In South Sudan the civil service employees have been contributing for decades. Initially contributions were made to the National Pensions Fund in Khartoum and more recently contributions were made and held by the national and state governments of South Sudan. Soon contributions will be made to the South Sudan Pensions Fund, a centralized recordkeeping and protection system developed to collect contributions, calculate and pay pension benefits that has a strong and independent board to ensure the proper safety and the accuracy of the pension system. The Ministry of Labour worked with 13 other national ministries and independent commissions that met more than 34 times to design and develop a sustainable, equitable, strong and safe civil service pension scheme rules.[The timeline bellow highlights the broad and open policy approach to involving many groups to create a cost-effective civil service pension system, including the support of two pension bills that are presently before the National Legislative Assembly.]
4. Who gets a pension?
Over the next several years the new South Sudan Pensions Fund will be created and expanded to calculate and pay pensions for virtually all groups of workers:
- National, State and County civil service
- SPLA and other security forces
- Police and Fire Brigade
- Private sector such as businesses and NGOs,
- Self-employed persons
- Workers in the informal economy such as cattle keepers, live stock farmers, fishermen and housekeepers and cooks
Different schemes may have separate contributions and benefit payment amounts for the various employee groups since they have varying human resource needs and financial constraints. But many in South Sudan have worked in several situations. Some examples include:
- One person worked on a farm and joined the SPLA, where he helped bring freedom and independence to South Sudan.
- Another person fought for independence for South Sudan but was never part of the regular army – he/she fought with a militia.
- One person worked at a State hospital for 10 years before leaving to assist the wounded Heroes/Heroines who were injured. S/he worked at a clinic near her/his home but has no employment records
- Three brothers worked in civil service as teachers, one left to join the SPLA for more than 12 years. Today all three are teaching again.
- Twin sisters worked in civil service for over 30 years.
- One man spent 30 years in the SPLA and lost his leg 6 years ago. He cannot walk without a crutch and cannot work.
- One woman worked in civil service but is too old today to work. If she leaves civil service her salary will not continue.
- One man worked in civil service for 10 years and then worked in Australia for 2 years; he is now back working in civil service
All of these people will have pension provisions created and provided in the near future.
As civil service is the first program to start, rules have been agreed upon and are included in the two pension laws currently under review by Parliament. Civil Service Pensions will be under the following circumstances –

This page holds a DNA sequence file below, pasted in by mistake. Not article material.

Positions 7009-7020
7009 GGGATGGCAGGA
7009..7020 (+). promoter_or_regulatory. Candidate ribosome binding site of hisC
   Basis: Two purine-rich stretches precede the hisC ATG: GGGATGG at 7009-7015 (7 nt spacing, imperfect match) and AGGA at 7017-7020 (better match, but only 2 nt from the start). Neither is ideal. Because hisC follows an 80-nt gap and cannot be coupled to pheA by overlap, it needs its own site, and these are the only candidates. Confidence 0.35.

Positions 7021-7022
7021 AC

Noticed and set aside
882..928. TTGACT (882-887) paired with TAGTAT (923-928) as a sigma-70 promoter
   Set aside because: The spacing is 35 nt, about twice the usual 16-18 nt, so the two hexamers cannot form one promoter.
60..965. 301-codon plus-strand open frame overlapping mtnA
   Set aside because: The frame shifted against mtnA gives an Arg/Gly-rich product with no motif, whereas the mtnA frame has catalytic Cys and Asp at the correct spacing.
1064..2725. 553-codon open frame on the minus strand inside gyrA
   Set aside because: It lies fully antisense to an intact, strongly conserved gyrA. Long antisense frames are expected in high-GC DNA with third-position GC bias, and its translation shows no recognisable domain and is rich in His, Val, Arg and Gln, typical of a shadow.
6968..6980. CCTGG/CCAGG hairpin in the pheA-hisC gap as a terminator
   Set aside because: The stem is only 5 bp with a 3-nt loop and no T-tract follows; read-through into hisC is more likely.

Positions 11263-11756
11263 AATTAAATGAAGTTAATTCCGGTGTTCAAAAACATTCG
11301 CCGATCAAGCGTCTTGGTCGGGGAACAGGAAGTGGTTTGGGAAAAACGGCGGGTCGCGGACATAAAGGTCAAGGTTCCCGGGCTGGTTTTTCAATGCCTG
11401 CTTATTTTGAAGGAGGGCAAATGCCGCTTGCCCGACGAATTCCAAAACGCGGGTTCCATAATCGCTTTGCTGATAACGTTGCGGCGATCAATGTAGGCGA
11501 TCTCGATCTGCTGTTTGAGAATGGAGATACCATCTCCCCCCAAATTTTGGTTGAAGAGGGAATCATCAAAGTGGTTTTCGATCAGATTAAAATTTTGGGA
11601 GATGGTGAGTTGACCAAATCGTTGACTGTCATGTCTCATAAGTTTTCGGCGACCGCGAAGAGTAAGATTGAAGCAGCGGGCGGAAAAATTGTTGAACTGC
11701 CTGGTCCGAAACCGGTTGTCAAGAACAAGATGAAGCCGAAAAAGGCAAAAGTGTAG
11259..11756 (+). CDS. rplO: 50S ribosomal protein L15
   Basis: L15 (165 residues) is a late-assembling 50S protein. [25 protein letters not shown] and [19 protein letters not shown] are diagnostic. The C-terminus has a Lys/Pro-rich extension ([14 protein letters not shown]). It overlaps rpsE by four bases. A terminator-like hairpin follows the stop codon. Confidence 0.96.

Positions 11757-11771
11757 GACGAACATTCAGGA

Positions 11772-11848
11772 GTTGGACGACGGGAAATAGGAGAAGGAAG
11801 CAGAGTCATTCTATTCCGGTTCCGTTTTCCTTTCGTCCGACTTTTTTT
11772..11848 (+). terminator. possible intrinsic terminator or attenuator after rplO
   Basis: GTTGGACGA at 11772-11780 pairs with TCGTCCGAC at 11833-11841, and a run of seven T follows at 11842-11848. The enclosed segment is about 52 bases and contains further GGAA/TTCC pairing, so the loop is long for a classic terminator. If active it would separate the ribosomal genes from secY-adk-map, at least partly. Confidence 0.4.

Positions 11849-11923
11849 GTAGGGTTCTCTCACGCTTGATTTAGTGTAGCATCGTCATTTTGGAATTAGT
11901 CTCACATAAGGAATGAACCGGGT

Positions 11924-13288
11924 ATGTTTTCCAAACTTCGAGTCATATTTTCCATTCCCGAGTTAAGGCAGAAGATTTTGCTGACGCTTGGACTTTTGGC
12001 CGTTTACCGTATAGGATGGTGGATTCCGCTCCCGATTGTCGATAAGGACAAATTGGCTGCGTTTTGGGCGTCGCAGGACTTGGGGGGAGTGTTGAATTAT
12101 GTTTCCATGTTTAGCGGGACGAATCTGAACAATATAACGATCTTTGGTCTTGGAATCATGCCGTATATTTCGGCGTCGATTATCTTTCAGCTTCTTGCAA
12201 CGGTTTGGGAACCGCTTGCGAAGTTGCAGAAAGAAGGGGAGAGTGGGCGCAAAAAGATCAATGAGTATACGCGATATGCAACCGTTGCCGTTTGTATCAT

- Employees whose civil service records are intact
- Survivors whose family members died while in-service and whose civil service records are intact
- Survivors whose family members died after starting their pension payments
- Employees whose civil service records are partially intact (special rules will apply for civil servants with missing records)
- Survivors whose family members died while in-service but whose civil service records are partially intact (special rules will apply for civil servants with missing records)
- Employees who worked in civil service and also served in the SPLA or CANS
- Employees who worked in civil service and also in SSCC
5. How much will the employees contribute?
Civil service employees will contribute 5% of their total salary. The government, acting as the employer, will contribute 11% of the employees’ total salaries. The old civil service pension from Khartoum had a different contribution amount. Currently, employees contribute 8% of their basic salary plus (+) Cost of Living Allowance (COLA), which gives less benefits at the end of their pensionable service. Contributions sent to the National Pension Fund were recorded and now, under a negotiated settlement with the North, payments will be transferred to the South Sudan Pensions Fund at retirement or when an employee dies. The South Sudan Pensions Fund will pay pensions to the pensioners and survivors in South Sudan regardless of whether contributions were sent to the North or have stayed in the South.
6. How much will employees and their families be paid under the Civil Service Pension Scheme?
For those retired civil servants or families of deceased civil servants who have previous pension awards, their pension payments will be resumed. Any payments that were not made will be calculated and paid as a single lump sum arrears amount.
For those whose service was terminated prior to the introduction of the new scheme, their benefits will be calculated in accordance with the new scheme provisions. All past benefits due will be paid as single sum arrears amount and future regular monthly pension payments will be started.